if the total Ecell is negative then you can assume that it is not spontaneous in the forward reaction and however may proceed spontaneously in the opposite direction
by jisulee1C
Fri Mar 13, 2020 6:11 pm
Forum: Second Order Reactions
Topic: Termolecular
Replies: 15
Views: 273

Re: Termolecular

termolecular reactions are rare because all three molecules must collide simultaneously for it to occur. the more molecules needed, the lower the probability of the reaction occurring because they would all need to collide with a certain energy, speed, and in a certain direction to cause the reaction.
by jisulee1C
Fri Mar 13, 2020 6:09 pm
Forum: Thermodynamic Definitions (isochoric/isometric, isothermal, isobaric)
Topic: Isochoric/isometric
Replies: 4
Views: 26

Re: Isochoric/isometric

Isochoric process = constant volume and isometric means the same thing as isochoric.
by jisulee1C
Fri Mar 13, 2020 6:04 pm
Forum: Concepts & Calculations Using Second Law of Thermodynamics
Topic: Irreversible System
Replies: 2
Views: 15

Re: Irreversible System

Isothermal means a constant temperature, so we can use the formula ΔS = nR ln(V2/V1).Since entropy is a state function, only the initial and final states matter, not the pathway taken to get there. In this case for irreversible free expansion, the expansion is very fast therefore the surroundings do...
by jisulee1C
Fri Mar 13, 2020 5:57 pm
Forum: Appications of the Nernst Equation (e.g., Concentration Cells, Non-Standard Cell Potentials, Calculating Equilibrium Constants and pH)
Topic: Manipulating Cathode or Anode Concentration
Replies: 1
Views: 17

Re: Manipulating Cathode or Anode Concentration

In the nernst equation: E = Eo -(RT/nF)ln Q since the anode foes on top and cathode foes on the bottom for Q, as the reaction progresses, the concentration of the left (oxidation) anode as the solid electrode dissolves while the concentration in the right (reduction) cathode decreases as the electro...
by jisulee1C
Fri Mar 13, 2020 5:51 pm
Forum: Gibbs Free Energy Concepts and Calculations
Topic: Midterm 3B
Replies: 2
Views: 29

Re: Midterm 3B

Because the two solutions HCl (a strong acid) and NaOH (a strong base) are reacting, the most enthalpy is produced because the answer choice B has both in their highest concentrations (both at 2M). Both strong will create the largest delta T in their strongest concentration because a neutralisation ...
by jisulee1C
Fri Mar 13, 2020 5:38 pm
Forum: Second Order Reactions
Topic: Second Order Rxn
Replies: 2
Views: 16

Re: Second Order Rxn

Once you plot the second order graph using 1/concentration versus time you can find slope which = k.
by jisulee1C
Fri Mar 13, 2020 5:28 pm
Forum: Entropy Changes Due to Changes in Volume and Temperature
Topic: relationship between entropy and enthalpy
Replies: 2
Views: 18

Re: relationship between entropy and enthalpy

at constant temperature and pressure, the two are related through this equation: ∆S=∆H/T (from ∆G = ∆H - T∆S, when ∆G = 0)
by jisulee1C
Thu Mar 12, 2020 10:38 pm
Forum: Reaction Mechanisms, Reaction Profiles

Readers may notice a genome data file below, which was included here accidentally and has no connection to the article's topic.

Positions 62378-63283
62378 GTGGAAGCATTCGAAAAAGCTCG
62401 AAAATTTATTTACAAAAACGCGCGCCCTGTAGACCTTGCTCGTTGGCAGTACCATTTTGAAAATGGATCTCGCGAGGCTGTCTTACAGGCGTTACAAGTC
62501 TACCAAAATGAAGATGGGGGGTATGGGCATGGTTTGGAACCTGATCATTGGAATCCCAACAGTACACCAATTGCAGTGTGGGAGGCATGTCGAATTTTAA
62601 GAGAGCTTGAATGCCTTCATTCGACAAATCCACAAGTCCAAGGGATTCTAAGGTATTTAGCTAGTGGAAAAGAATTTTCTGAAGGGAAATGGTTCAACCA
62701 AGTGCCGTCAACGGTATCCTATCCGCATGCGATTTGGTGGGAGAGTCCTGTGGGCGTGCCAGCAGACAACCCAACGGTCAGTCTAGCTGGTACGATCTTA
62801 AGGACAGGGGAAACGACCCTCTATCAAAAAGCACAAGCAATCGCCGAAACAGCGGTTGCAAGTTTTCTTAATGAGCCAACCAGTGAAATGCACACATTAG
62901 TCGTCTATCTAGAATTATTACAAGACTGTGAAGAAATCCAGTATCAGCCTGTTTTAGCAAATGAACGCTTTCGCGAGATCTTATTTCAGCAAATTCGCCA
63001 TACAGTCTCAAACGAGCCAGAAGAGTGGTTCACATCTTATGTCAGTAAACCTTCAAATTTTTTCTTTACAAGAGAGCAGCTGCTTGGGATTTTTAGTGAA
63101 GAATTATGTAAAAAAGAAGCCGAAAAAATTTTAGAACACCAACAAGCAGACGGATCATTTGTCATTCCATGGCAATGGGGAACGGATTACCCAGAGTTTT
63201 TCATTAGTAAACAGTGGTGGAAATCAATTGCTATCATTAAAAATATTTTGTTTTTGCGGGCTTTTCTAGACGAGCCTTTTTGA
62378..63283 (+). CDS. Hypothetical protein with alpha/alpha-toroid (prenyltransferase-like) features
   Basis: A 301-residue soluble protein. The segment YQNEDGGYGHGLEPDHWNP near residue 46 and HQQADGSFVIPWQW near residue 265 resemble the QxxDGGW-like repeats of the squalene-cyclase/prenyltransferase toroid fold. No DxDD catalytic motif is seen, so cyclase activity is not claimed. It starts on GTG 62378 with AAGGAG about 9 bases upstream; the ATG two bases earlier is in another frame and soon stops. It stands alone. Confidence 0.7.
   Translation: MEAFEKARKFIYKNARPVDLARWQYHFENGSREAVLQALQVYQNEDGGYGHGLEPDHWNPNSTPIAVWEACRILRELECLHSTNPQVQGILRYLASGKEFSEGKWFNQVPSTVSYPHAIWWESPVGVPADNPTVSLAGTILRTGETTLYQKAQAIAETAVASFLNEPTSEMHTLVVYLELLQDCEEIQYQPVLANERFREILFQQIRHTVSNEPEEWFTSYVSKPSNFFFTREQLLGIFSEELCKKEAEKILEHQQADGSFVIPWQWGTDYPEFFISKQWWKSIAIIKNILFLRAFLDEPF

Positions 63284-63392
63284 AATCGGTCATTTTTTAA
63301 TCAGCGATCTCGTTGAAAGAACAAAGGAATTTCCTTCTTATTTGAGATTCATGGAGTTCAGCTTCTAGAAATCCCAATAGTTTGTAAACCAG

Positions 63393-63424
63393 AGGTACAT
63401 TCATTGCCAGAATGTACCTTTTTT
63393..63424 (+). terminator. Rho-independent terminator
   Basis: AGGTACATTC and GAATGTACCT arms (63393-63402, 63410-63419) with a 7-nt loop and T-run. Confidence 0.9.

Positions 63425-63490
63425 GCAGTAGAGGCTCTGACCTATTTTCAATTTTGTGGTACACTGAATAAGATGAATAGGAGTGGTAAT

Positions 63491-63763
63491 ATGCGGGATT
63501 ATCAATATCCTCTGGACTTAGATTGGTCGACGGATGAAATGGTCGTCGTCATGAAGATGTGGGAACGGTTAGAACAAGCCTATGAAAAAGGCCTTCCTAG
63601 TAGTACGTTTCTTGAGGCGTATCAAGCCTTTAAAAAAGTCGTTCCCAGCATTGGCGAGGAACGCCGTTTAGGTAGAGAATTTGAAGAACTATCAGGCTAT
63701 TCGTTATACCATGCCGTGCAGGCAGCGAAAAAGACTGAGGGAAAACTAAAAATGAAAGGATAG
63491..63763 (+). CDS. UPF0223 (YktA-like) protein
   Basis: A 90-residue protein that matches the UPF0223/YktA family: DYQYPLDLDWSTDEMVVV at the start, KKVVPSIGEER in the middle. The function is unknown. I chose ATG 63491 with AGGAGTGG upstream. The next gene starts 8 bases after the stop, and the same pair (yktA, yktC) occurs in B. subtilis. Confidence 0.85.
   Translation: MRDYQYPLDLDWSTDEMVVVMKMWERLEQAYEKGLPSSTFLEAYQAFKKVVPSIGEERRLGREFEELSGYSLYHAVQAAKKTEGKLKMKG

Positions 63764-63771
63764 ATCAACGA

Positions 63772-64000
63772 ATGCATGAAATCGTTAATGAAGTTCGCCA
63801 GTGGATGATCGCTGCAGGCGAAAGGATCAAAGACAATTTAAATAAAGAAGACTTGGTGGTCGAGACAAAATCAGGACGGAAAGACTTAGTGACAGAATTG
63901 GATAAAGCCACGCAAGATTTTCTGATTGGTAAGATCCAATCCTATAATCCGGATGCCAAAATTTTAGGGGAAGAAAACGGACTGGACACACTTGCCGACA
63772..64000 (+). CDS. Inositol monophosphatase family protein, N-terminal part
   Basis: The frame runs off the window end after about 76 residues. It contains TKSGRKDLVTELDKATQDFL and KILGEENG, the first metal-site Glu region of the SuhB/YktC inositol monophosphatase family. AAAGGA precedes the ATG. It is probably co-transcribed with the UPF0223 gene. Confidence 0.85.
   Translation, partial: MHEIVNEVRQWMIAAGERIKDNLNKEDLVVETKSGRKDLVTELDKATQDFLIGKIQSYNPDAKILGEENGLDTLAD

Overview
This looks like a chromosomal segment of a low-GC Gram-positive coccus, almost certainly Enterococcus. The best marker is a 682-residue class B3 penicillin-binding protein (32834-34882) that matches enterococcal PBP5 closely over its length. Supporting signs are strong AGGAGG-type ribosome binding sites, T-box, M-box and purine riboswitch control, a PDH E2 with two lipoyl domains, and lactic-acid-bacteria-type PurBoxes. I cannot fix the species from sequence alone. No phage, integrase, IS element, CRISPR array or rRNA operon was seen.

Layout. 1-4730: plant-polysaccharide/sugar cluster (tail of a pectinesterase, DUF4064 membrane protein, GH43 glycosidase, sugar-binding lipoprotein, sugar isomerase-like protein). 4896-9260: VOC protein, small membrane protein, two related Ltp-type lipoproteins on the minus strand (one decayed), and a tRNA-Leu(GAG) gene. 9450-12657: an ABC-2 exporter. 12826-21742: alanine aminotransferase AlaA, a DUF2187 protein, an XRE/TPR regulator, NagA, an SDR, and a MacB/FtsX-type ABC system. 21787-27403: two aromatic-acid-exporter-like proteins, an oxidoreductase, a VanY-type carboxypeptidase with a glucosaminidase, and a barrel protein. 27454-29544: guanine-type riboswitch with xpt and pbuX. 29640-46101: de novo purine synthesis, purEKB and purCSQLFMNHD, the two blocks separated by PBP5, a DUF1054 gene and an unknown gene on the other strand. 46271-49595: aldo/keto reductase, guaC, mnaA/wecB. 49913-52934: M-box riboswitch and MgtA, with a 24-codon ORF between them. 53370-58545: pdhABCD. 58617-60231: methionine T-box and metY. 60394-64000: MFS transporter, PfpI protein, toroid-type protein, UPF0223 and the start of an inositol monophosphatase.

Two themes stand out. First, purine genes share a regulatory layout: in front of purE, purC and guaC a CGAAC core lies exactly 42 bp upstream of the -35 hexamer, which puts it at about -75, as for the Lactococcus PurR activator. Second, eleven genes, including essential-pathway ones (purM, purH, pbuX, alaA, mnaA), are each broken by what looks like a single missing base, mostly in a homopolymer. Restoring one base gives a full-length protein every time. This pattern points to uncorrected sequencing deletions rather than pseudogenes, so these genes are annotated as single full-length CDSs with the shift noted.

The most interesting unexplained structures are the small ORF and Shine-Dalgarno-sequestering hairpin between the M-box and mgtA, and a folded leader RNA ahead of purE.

Topic: Methods
Replies: 3
Views: 18

Re: Methods

He said for the class pre-equilibrium would be used.
by jisulee1C
Thu Mar 12, 2020 10:33 pm
Forum: Method of Initial Rates (To Determine n and k)
Topic: K
Replies: 3
Views: 19

Re: K

k (the rate constant) units depend on the order of a reaction (which can be found online). For a first order reaction the units are 1/s, for a second order reaction the units are 1/ms. as for the K (equilibrium constant) there are no units.
by jisulee1C
Thu Mar 12, 2020 10:29 pm
Forum: Galvanic/Voltaic Cells, Calculating Standard Cell Potentials, Cell Diagrams
Topic: Week 10 Review Problems
Replies: 4
Views: 31

Re: Week 10 Review Problems

Yes, you need to have a conducting solid metal for both the anode and cathode.
by jisulee1C
Thu Mar 12, 2020 11:13 am
Forum: Kinetics vs. Thermodynamics Controlling a Reaction
Topic: Textbook question 7.23
Replies: 2
Views: 14

Re: Textbook question 7.23

Increasing the pH would mean that the solution is becoming more basic with more OH- ions. And because the OH- ions are products of the first step of the mechanism (the fast equilibrium step), increasing the pH, increases OH-, which increases the amount of products favoring the reverse reaction there...
by jisulee1C
Thu Mar 12, 2020 11:09 am
Forum: Kinetics vs. Thermodynamics Controlling a Reaction
Topic: Textbook question 7.17
Replies: 4
Views: 22

Re: Textbook question 7.17

The third step when looking at the illustration is doesn't take a lot of potential energy and therefore is one of the fast steps. However, since the overall reaction rate depends on the slow step as the rate-determining step, since adding a catalyst to accelerate third step doesn't accelerate the sl...
by jisulee1C
Wed Mar 11, 2020 9:07 pm
Forum: Zero Order Reactions
Topic: Orders
Replies: 8
Views: 37

Re: Orders

the order can also be determined by the given rate constant and the units or from a table with given concentrations and rates
by jisulee1C
Wed Mar 11, 2020 9:05 pm
Forum: General Science Questions
Topic: Chemistry Final
Replies: 16
Views: 151

Re: Chemistry Final

I don't think there will be the same three hour time limit as was scheduled before because he wrote "The three-hour closed-book exam that was scheduled for Sunday is also cancelled."
by jisulee1C
Wed Mar 11, 2020 9:04 pm
Forum: Administrative Questions and Class Announcements
Topic: final
Replies: 14
Views: 132